> was Walter Iwaskiewicz. He came to Massachusetts moved to Keen New
> Hampshire and brough his family up in Vermont
> I have uses so many variations of his last name and came up dry with his
> coming into Ellis Island. I was hoping that you could give me a lead on
> other spellings of his surname that may help. This has been a brick wall.
> Somewhere I read his name ment son of Wask. I do enjoy this site. I have
no
> connection with any of his family in Poland or Russia. I was told thet
> Alexander (Walter's father) went back in the early 1900's to bring the
last
> of his children to the US and was killed. Thank you very much for any
> assistance.
>
> = = = = = = = = = =
>
> Hello Ruth ...
>
> You didn't mention a time frame wherein your Grandparents emigrated to the
> US. Two points come to mind. First is the possibility, however remote,
that
> they emigrated through another port in the US and not necessarily through
> the Ellis Island complex or the earlier Castle Garden Immigration Center
in
> New York City. Second, and the most probable, is that the respected
surname
> IWASKIEWICZ was "butchered" so terribly in the emigration and immigration
> records, that you didn't recognize it; "butchered" both in Poland when
they
> left and in the US when they arrived and processed [possibly]. By example,
> my surname in Poland is LASEK. I have seen it recorded in Nebraska census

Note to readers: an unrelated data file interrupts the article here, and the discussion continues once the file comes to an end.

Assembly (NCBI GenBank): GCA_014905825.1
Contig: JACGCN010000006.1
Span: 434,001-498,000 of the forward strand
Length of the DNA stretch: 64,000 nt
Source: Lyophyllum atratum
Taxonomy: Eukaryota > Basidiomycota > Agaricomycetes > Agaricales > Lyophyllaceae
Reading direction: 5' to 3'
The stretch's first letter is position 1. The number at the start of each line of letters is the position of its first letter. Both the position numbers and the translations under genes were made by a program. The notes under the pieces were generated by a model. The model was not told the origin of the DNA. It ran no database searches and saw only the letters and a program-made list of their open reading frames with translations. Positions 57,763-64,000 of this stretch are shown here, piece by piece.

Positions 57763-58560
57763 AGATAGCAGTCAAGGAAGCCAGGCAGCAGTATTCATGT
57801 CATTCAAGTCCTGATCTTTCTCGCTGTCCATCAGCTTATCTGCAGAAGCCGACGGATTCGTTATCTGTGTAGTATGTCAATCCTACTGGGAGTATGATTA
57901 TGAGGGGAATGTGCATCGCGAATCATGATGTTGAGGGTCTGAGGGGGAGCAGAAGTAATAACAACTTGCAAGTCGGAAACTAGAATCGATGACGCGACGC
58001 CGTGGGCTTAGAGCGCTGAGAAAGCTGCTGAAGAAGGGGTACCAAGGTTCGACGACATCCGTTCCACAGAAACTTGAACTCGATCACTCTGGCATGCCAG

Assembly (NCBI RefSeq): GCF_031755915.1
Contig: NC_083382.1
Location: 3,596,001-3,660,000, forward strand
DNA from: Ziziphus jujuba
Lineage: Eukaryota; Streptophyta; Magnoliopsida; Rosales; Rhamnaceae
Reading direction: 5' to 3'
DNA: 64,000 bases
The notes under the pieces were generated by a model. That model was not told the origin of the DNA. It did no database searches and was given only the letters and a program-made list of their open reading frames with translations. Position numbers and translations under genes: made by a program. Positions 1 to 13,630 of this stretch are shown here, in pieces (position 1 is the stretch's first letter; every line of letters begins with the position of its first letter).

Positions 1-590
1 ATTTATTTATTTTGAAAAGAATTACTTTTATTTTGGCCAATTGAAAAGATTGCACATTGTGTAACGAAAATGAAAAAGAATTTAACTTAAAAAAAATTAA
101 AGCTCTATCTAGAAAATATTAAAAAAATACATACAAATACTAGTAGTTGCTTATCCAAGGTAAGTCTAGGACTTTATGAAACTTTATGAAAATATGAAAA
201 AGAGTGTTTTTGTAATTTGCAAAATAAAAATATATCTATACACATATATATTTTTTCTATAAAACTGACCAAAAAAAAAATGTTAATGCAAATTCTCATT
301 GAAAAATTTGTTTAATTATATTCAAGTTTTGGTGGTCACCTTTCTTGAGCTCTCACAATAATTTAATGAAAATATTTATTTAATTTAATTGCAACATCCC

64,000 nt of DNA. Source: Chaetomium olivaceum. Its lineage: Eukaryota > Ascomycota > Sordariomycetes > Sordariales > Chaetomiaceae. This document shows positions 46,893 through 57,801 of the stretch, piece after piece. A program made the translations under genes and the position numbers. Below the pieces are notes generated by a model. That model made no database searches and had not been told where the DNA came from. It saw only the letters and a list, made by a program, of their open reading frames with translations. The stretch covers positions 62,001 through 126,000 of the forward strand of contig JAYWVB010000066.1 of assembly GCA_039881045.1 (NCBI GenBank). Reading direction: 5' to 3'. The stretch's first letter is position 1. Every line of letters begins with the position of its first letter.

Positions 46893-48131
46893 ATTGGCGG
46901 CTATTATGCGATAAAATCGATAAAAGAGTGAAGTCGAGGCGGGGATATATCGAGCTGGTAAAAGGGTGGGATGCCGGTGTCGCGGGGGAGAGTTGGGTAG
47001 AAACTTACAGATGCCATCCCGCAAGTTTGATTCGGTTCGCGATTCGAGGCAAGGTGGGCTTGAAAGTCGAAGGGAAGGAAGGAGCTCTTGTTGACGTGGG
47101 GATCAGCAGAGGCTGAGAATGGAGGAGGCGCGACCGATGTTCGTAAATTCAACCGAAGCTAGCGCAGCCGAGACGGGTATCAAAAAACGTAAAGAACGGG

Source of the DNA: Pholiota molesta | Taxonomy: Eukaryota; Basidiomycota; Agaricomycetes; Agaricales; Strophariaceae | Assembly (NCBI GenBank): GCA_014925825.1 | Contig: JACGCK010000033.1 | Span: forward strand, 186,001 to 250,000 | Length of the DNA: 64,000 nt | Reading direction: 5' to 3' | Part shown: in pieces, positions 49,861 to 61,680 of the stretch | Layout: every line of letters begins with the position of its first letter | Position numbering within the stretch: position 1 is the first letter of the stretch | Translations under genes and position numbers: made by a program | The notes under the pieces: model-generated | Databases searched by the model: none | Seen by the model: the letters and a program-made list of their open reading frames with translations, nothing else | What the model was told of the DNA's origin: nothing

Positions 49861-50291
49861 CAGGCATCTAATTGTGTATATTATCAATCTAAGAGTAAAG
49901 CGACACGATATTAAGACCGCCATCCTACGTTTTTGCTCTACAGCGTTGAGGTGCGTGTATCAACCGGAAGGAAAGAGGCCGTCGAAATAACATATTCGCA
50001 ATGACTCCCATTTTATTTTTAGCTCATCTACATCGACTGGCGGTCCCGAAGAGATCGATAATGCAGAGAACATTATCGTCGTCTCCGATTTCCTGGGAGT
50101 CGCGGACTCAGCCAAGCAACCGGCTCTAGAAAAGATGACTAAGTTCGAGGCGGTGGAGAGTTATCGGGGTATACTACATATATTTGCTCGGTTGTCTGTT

> records as "LOCK".
>
> Reasonably, the surname spelling and Polish pronunciation of IWASKIEWICZ
> would logically dictate that the surname was probably recorded
phonetically.
> I also think that probably, there was a diacritical mark after the letter
> 's' in it's original spelling.
>
> Polish Surnames, Origins and Meanings, 2nd edition
> William F. Hoffman
>
> The surname IWASKIEWICZ (with diacritical mark) defaults to the root name
> IWAN, formed from a name, from the Ukraine. From the Ukrainian and Russian
> name Ivan, equating to the Polish Jan and the English John. Mr. Hoffman
> lists several surname's formed from this base root. They are: Iwan,
> Iwan~czuk, Iwan~czyk, Iwanek, Iwaniak, Iwanicki, Iwaniec, Iwaniuk, Iwaniw,
> Iwankiewicz, Iwanko, Iwanoski, Iwanow, Iwanowicz, Iwanowski, Iwan~ski,
> IWAS~KIEWICZ, Iwaszkiewicz, Iwaszko, Iwczenko, Iwicki, Iwin~ski, Iwon,
> Iwulski, Wan~czyk, Wanecki, Wania, Waniak, Waniek, Waniewski, Wankiewicz,
> Wan~kowicz, Wan~kowski and Wan~ski.
>
> The surname suffix "iewicz" is listed in the reference as "a variant form
> of -owicz" which shows possession and sometimes may reflect an occupation
or
> position. In this case, it is possessive: 'Ivan's Son', or 'The Offspring
of
> Ivan".
>
> Now, the heart of your question ..... other possible spellings of the
> surname IWASKIEWICZ. If I were faced with this question, I would first
> determine if the surname was actually spelled IWAS~KIEWICZ by your
> ancestors. If you cannot determine this, then you have to do twice the
work.
>
> Find a good Polish to English letter pronounciation guide. (Remembering
that
> it's almost impossible in some cases to 'transfer' the actual sound of
some
> Polish letters into written word). Pronounce the surname with the
assistance
> of the pronounciation guide and record all possible variants that come to